Heather Corinna replies:
I know having your partner finger you during your period is perfectly safe (while a little messy), but I do have another concern: my boyfriend often puts that finger in his mouth to taste the fluid after he's done fingering. So I was wondering, is it safe to do that while on your period? Like, are there any health risks involved with ingesting the blood? Now I do realize this would be a very small amount of blood, but I'm just curious.
Yes, there are health risks associated with ingesting or being exposed to menses, because this is both fluid sharing and also blood sharing, even though menses is more than just blood.
Overall, what you're looking at are the risks associated with unprotected -- without a latex barrier like a condom or dental dam between -- oral sex. Unprotected oral sex, and oral exposure to another person's body fluids, presents a risk of a person contracting or transmitting the following sexually transmitted infections:
Generally, unprotected oral sex with a female-bodied receptive partner is considered to be lower risk than with a male-bodied partner for many STIs. However, once blood is inserted into the mix, you are often looking at higher risks of fluid-transmitted STIs -- like Hepatitis and HIV -- than you would be otherwise. In fact, any of us are likely only at risk for Hepatitis C or D when there is blood involved. Blood sharing is one of those things that puts a person at a higher risk of the more serious and incurable infections, so it is something to consider very seriously and be really cautious about.
If you and/or a partner want to reduce your health risks with sex, fluid-sharing -- be that blood, semen or vaginal fluids -- is something that you will want to wait on until you have both engaged in standard safer sex practices for at least six months.
That would mean six months of sexual exclusivity, six months of using latex barriers for any oral, anal or vaginal sex (or sharing semen, vaginal fluids, breastmilk or blood in any other way), and ideally, one full STI screening for you both at the start of that six months and one at the end. If at the end of that six months, that second screening comes up negative for both of you, you've both stayed sexually exclusive and then remain so, then it's pretty safe to go ahead and fluid-bond if you both want to do that. What any coupld will just want to do regardless is still keep up with those regular screenings -- even if you're exclusive, even if you don't fluid-share, around once a year.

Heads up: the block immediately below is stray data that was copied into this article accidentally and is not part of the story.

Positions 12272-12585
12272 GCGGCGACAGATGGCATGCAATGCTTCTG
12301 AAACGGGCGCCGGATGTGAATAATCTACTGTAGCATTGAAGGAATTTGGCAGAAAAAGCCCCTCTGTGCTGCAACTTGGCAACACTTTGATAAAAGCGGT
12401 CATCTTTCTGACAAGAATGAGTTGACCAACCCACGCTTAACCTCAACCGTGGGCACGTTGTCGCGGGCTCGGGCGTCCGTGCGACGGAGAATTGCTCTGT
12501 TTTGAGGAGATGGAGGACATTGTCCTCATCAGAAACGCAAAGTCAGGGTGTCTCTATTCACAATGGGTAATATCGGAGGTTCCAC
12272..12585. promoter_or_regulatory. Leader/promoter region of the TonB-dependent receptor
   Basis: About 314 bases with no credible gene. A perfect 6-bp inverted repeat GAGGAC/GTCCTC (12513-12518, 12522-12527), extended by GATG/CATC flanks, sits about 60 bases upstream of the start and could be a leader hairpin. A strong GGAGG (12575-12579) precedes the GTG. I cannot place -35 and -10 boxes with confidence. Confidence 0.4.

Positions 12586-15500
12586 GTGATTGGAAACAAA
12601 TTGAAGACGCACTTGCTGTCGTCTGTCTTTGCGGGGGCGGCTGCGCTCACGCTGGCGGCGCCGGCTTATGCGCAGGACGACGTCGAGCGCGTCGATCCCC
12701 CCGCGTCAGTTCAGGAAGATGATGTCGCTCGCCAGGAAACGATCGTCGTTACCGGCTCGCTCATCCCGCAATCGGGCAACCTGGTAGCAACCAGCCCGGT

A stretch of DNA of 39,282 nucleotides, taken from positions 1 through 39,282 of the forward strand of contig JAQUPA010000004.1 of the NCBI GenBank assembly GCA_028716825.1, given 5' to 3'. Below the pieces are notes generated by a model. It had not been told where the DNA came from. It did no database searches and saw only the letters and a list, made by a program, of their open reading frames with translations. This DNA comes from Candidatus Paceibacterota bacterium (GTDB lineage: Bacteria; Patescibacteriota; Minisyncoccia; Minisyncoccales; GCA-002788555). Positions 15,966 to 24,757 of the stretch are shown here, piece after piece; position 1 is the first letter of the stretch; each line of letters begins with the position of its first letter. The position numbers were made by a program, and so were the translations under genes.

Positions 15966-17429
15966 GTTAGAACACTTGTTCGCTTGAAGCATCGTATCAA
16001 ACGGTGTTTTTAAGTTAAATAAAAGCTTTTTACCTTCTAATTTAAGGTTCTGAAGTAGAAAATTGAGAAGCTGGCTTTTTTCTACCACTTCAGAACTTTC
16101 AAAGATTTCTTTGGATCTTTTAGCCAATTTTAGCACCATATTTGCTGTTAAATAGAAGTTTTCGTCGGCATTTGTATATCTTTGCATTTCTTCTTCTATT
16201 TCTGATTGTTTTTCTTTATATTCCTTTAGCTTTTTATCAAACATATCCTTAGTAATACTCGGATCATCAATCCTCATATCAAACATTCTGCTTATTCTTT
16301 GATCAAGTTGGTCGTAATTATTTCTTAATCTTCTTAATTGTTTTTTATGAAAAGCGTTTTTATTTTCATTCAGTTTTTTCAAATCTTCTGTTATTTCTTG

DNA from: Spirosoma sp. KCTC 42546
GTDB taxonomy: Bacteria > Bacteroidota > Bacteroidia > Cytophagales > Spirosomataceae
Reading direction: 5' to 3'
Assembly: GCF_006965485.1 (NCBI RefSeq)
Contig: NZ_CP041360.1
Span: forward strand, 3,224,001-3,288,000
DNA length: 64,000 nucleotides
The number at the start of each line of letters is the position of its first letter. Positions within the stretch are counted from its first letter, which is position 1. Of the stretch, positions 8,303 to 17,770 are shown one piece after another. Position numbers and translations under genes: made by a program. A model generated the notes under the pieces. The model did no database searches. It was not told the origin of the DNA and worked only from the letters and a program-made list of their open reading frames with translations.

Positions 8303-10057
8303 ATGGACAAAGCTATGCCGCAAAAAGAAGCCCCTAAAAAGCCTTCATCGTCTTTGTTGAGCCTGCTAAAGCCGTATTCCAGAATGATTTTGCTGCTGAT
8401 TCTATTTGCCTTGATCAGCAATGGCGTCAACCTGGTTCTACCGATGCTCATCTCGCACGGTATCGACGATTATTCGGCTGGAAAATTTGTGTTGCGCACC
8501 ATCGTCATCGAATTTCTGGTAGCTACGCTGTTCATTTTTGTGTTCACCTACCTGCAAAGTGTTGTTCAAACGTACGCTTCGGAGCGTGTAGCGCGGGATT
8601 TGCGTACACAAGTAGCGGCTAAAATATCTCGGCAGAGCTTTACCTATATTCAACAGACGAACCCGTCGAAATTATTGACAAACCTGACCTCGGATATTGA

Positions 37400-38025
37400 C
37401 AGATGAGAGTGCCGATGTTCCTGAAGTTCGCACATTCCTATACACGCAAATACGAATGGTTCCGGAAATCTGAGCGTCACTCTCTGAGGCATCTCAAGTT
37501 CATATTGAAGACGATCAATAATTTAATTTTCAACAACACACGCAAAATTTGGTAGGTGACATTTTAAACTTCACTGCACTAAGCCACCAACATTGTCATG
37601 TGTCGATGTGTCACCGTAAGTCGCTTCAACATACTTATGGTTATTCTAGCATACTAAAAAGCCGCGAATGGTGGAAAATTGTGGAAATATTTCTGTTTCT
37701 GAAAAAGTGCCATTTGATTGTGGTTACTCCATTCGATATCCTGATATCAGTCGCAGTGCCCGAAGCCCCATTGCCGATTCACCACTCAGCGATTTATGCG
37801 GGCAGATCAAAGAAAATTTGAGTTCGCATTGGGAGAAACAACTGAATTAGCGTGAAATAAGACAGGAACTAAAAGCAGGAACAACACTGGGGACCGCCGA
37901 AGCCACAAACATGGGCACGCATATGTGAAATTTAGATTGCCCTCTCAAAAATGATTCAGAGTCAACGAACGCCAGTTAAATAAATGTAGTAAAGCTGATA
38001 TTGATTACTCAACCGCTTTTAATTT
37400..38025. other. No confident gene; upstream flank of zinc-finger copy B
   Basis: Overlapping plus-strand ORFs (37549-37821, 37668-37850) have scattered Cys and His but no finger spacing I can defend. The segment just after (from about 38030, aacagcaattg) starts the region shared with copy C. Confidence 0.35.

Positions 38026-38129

With manual sex (fingering or handjobs), the way to be safe when it comes to preventing infections is to either use latex gloves, or be sure and wash one's hands before and after giving someone manual sex. Either one is fine: it's about your personal preferences. Again, that would also include not tasting any fluids involved.
Because we frequently have users here who have not had previous sexual partners before the partner they are with, if that's the case for the two of you, neither of you have ever been IV-drug users, and you're both up to date with your general health immunizations, your risks of this fluid-sharing are probably minimal. Too, if that's the case, then you also have some wiggle room in that six month plan up there. For instance, if neither of you has ever had any kind of sex with anyone else, one set of screenings is fine and you may not have to wait that six months. As well, if both of you have not had any sexual partners, say, in the last year or two, and had a screening eight months ago, you could consider that screening to be the first one of the two I suggested.
What I'd suggest for right now is that given he has been exposed to your fluids, if he has not started his STI testing, it's time for him to do that. If you have been exposed to any of his fluids, and you haven't started screenings, it's time for you, too. Suffice it to say, even if you have not had known exposure, if you two have been engaged not just in manual sex, but with any oral, vaginal or anal sex, it's time for those regular screenings regardless. Either of you can get screened via your general practitioner (who you see for all your basic healthcare), a gynecologist or urologist, a general walk-in clinic, or a sexual health clinic, such as a Planned Parenthood clinic.
Here are some additional links to fill you both in some more: